Bangladeshis retell their history through the revival of this ancient fabric

If you’re at all a member of the beauty community or the parent of a newborn, chances are that you’re very familiar with a muslin cloth — a cotton fabric that serves all sorts of purposes and is softer than the traditional terrycloth towel.

The history of muslin traces back to the 16th and 17th centuries, where it was traded throughout the Middle East and Europe. Original muslin was produced from a specific cotton plant called Phuti Karpas. The plant grew along the banks of the Brahmaputra river, which flows through Tibet, India and Bangladesh.

Muslin, during this time, was a legendary and very sought-after fabric that, at times, was worth more than its weight in gold.

But at the turn of the 20th century, the muslin industry was destroyed by exploitative economic regulations. Colonial rulers infiltrating Bangladesh at the time essentially erased the industry and groups like the East India Trading Company made the fabric obsolete with its machine-made fabrics.

Today, there are Bangladeshis like author Saiful Islam, who are fighting to restore the proper history of muslin cloth.

“Muslin sits in our history. It occupies a place where we have a positive difference — where we have a sense of pride; we have a sense of identity,” Islam told In The Know. “You are literally creating something which is so special that even with the skill all around the subcontinent, this couldn’t be replicated.”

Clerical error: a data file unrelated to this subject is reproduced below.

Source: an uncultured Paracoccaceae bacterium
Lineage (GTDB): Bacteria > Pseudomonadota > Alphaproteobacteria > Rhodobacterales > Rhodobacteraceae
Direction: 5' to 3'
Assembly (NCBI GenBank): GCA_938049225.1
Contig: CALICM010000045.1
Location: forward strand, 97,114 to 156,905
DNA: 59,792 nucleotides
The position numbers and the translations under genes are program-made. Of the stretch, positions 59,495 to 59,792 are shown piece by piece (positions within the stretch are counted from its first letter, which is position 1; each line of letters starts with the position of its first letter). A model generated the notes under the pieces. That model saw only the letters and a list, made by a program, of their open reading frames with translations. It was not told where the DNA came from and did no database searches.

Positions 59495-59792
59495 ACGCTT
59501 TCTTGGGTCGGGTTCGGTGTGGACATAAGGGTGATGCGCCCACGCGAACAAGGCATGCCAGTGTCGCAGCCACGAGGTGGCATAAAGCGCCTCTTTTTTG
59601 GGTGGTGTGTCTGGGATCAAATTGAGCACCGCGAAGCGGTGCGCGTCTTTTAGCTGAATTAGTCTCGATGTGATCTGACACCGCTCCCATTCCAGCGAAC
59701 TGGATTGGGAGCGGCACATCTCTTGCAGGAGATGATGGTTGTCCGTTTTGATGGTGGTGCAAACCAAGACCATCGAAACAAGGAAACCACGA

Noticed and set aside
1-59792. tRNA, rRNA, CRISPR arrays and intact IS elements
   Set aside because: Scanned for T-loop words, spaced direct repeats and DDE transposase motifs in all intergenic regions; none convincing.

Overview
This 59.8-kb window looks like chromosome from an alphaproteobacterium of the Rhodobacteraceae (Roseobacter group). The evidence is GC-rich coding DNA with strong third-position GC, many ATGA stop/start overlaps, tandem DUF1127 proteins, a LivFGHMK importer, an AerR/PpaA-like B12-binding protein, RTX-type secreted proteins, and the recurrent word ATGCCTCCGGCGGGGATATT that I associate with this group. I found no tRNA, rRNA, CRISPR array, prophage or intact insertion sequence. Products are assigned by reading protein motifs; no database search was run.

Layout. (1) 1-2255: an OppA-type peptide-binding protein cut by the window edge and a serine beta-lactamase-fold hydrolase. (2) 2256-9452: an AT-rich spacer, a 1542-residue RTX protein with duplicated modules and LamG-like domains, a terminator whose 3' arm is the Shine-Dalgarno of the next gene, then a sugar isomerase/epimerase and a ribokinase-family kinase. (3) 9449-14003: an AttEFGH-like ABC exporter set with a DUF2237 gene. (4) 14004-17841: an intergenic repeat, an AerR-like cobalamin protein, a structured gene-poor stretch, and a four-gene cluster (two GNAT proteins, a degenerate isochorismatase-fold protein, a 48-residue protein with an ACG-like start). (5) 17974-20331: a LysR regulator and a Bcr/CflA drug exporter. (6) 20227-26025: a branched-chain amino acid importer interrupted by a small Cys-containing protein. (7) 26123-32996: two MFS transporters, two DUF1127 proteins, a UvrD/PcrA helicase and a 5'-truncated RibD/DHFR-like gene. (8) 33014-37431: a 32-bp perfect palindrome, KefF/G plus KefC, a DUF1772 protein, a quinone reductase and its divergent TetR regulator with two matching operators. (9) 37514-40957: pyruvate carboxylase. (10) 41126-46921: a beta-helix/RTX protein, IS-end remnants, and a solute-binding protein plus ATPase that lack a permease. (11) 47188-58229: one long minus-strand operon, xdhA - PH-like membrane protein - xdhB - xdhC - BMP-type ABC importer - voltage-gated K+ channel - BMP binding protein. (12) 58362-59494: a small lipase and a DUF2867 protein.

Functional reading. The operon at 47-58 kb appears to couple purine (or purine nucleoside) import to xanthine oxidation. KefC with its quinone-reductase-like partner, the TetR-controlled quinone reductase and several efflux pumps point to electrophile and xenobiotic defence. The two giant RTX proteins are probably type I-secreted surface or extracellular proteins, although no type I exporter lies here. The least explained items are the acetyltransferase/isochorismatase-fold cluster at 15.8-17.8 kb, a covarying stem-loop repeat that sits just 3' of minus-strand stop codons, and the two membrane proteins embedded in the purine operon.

Islam is the CEO of a group called Drik, an internationally reputed multimedia organization based in Dhaka, Bangladesh. The project’s goal is to retell the muslin origin story from the viewpoint of the people who created it and to inspire the revival of “new-age” muslin.

While Phuti Karpas is believed to be extinct now, Islam is searching for the plant’s closest living relative to revitalize the muslin industry in Bangladesh. After traveling the Meghna river, he found a plant that was able to produce a fine quality cotton thread that was super similar to muslin.

Why is Islam going to all the trouble to do this? It’s a part of his nation’s history. Now with this new version of muslin, weavers in places like Dhaka can create shawls and saris using the same traditional techniques that were employed hundreds of years ago.

“You have got all this technology, and all of it can be used, you know, to bring so many things back,” Islam explained. “Hopefully, we can apply such resurrection to lost languages to lost species, to lost, you know, heritage.”

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